Palladio, Andrea (1508-1580).
I Quattro Libri dell’Architettura di Andrea Palladio. Ne’ quali, dopo un breue trattato de’ cinque ordini, & di quelli auertimenti, che sono piu necessarij nel fabricare; si tratta delle Case priuate, delle Vie, de i Ponti, delle Piazze, de i Xisti, et de’ Tempij. Venezia, de' Franceschi Domenico, 1570.
Four parts in one volume, folio (290x195 mm). Collation: A2, B-I4; AA-KK4 (quire HH misbound, in the sequence HH2, HH1, HH4, and HH3); AAA-FFF4; AAAA-RRRR4 (fol. FFFF1 signed EEEE1). 67, ; 78 (misnumbered 66), ; 46, ; 128,  pages. Complete with the blank leaves KK4 and RRRR4. Roman and italic type. Each title-page within architectural woodcut borders, de' Franceschi's printer's device included in the upper panel. A different printer's device appears on the verso of fol. RRRR3. 221 woodcut illustrations, plans, and sections (156 are full-page blocks, including eighty-four printed as plates, recto and verso of fourty-two leaves) executed after Palladio's drawings by Giovanni and Cristoforo Chrieger, Cristoforo Coriolano, and others. Numerous woodcut animated initials. Handsome early nineteenth-century green calf, over pasteboards. Covers framed by undulating gilt fillet, small floral tools at each corner. Smooth spine, divided into compartments by simple dotted gilt fillets, title lettered in gold on red morocco label; on the fourth compartment the inscription 'PRIMA EDIZIONE', and imprint at the foot, both in gilt lettering. Marbled pastedowns and flyleaves, board edges decorated with gilt freeze, inside dentelles. Green silk bookmark, gilt edges. The lower corners lightly bumped. A very fine copy; light foxing in places, the lower margin of fol. I2 slightly trimmed.
A milestone in the history of architecture: the first edition of the Quattro Libri dell'Architettura by the Paduan theorist and practising architect Andrea di Pietro della Gondola, universally known as Andrea Palladio, after the name given to him by his patron and renowned humanist Giangiorgio Trissino. He was primarily active as an architect in Venice, Vicenza, and along the Brenta river, where he built magnificent villas for wealthy members of the Venetian patriciate.
This authoritative and influential treatise celebrates the purity and simplicity of classical architecture, drawing its inspiration from Roman sources, especially Vitruvius, and Italian Renaissance architects, above all Leon Battista Alberti. The work is divided into four parts or libri, devoted to orders and elementary problems, domestic buildings, public buildings, and town planning and temples. “Palladio followed the rules of classical Roman architecture more closely than any other architect, even sometimes at the cost of practicability and domestic comfort. In spite of the vogue for the baroque and the fact that Palladio left no immediate successors, his book exerted a powerful influence on contemporary architecture and classical ideals until the end of the eighteenth century [...] 'Palladianism' became a party label in the world of connoisseurship and England blossomed with buildings 'in the Palladian style' – two centuries after Palladio had created it. From England the style made its way into Scotland, Ireland and America” (PMM). The treatise was reprinted and translated many times over the following centuries.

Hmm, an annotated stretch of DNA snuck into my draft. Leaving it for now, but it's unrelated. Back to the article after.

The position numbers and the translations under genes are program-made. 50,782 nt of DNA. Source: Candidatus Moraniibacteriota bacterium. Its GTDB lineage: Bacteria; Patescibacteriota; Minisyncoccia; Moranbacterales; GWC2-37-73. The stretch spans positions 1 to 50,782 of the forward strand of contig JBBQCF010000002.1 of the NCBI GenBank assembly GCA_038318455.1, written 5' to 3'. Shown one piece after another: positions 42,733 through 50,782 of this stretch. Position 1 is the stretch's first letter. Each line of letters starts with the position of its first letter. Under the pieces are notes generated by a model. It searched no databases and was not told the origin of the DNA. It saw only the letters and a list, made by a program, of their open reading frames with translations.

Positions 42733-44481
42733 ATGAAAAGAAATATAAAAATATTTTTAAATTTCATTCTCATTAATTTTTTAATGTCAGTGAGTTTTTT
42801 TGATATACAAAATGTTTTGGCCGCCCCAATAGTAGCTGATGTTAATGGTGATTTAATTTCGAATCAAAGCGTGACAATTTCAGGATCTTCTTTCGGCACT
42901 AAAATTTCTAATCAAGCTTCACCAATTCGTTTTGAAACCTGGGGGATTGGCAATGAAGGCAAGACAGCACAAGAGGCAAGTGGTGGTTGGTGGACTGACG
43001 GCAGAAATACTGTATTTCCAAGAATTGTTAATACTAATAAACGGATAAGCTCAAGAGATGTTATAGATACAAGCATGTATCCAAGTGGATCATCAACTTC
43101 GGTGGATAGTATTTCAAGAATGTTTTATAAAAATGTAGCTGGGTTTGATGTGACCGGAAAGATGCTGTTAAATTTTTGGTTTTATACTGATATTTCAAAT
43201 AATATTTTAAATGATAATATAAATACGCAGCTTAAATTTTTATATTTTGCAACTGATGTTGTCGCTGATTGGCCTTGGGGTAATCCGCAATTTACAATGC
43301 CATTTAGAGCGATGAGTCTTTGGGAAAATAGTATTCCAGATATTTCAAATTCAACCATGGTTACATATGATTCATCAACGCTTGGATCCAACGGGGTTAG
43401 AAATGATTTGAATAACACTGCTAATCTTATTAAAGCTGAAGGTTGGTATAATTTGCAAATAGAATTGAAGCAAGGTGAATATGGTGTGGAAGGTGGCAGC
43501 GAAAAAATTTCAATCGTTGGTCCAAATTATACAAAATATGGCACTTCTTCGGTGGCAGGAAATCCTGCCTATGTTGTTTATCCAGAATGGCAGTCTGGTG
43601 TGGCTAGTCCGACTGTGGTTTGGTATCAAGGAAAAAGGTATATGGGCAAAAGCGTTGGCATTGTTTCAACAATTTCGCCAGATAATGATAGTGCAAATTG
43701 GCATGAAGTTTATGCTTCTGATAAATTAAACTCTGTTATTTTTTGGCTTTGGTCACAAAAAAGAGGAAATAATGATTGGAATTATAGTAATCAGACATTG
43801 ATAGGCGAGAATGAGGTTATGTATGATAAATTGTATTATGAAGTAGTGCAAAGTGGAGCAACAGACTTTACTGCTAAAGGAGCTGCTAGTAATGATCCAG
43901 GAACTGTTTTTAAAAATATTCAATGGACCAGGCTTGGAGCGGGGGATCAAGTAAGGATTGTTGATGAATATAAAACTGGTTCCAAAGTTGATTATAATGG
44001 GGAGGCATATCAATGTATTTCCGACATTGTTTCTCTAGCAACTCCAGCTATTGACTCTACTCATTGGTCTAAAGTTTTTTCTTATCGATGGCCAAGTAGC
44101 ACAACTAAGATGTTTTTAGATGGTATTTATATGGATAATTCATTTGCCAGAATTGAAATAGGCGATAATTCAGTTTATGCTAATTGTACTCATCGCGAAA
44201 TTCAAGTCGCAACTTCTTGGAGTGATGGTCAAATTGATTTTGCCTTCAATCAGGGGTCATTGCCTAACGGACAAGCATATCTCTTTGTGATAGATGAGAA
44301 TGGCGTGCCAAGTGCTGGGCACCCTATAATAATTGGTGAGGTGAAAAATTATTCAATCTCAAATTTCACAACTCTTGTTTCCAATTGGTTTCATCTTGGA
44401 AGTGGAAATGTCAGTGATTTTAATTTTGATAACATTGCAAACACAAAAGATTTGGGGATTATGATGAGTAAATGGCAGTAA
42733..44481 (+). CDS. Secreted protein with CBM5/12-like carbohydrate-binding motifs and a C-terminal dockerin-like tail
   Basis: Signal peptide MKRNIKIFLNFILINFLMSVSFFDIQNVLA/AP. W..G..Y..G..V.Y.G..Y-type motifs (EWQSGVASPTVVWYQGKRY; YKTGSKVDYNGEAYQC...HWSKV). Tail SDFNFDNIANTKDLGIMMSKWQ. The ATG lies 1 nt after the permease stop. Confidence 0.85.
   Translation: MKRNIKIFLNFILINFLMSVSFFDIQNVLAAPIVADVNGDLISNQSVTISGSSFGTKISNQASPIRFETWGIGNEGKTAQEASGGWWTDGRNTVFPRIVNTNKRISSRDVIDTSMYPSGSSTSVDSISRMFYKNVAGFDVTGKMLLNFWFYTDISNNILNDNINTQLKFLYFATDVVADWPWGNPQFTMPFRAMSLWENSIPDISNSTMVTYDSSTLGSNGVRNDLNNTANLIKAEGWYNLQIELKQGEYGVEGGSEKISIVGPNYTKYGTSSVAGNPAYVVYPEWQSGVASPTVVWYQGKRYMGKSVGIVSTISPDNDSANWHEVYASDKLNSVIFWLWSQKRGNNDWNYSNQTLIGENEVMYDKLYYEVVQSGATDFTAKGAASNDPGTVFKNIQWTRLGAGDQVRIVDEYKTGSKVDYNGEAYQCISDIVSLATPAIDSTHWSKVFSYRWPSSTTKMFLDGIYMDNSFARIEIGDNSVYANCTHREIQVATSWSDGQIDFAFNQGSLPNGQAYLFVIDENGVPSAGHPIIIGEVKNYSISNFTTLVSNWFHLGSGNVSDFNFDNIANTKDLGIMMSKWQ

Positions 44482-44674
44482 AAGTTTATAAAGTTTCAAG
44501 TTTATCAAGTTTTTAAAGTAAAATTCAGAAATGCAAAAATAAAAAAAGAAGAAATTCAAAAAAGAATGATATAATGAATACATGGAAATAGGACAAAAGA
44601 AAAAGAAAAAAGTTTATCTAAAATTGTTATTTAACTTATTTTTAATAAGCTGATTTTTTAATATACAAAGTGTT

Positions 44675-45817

The publication of 1570 is rightly famous and highly sought after by collectors for the splendid series of woodcuts which accompany the text. The woodblocks were re-used in a 1581 edition printed in Venice, and later again in France in the seventeenth century. Some of the woodcuts are generally attributed to Cristoforo Coriolano and the brothers Giovanni and Cristoforo Chrieger. Especially noteworthy are the woodcuts in the second libro depicting plans and elevations of villas, including the famous Villa Maser built for Palladio's patron Daniello Barbaro.
Mortimer Italian, 352; Berlin Katalog 2592; Cicognara 594; Fowler 212; Olschki Choix, 15125; PMM 92; Philobiblon, One Thousand Years of Bibliophily, no. 145.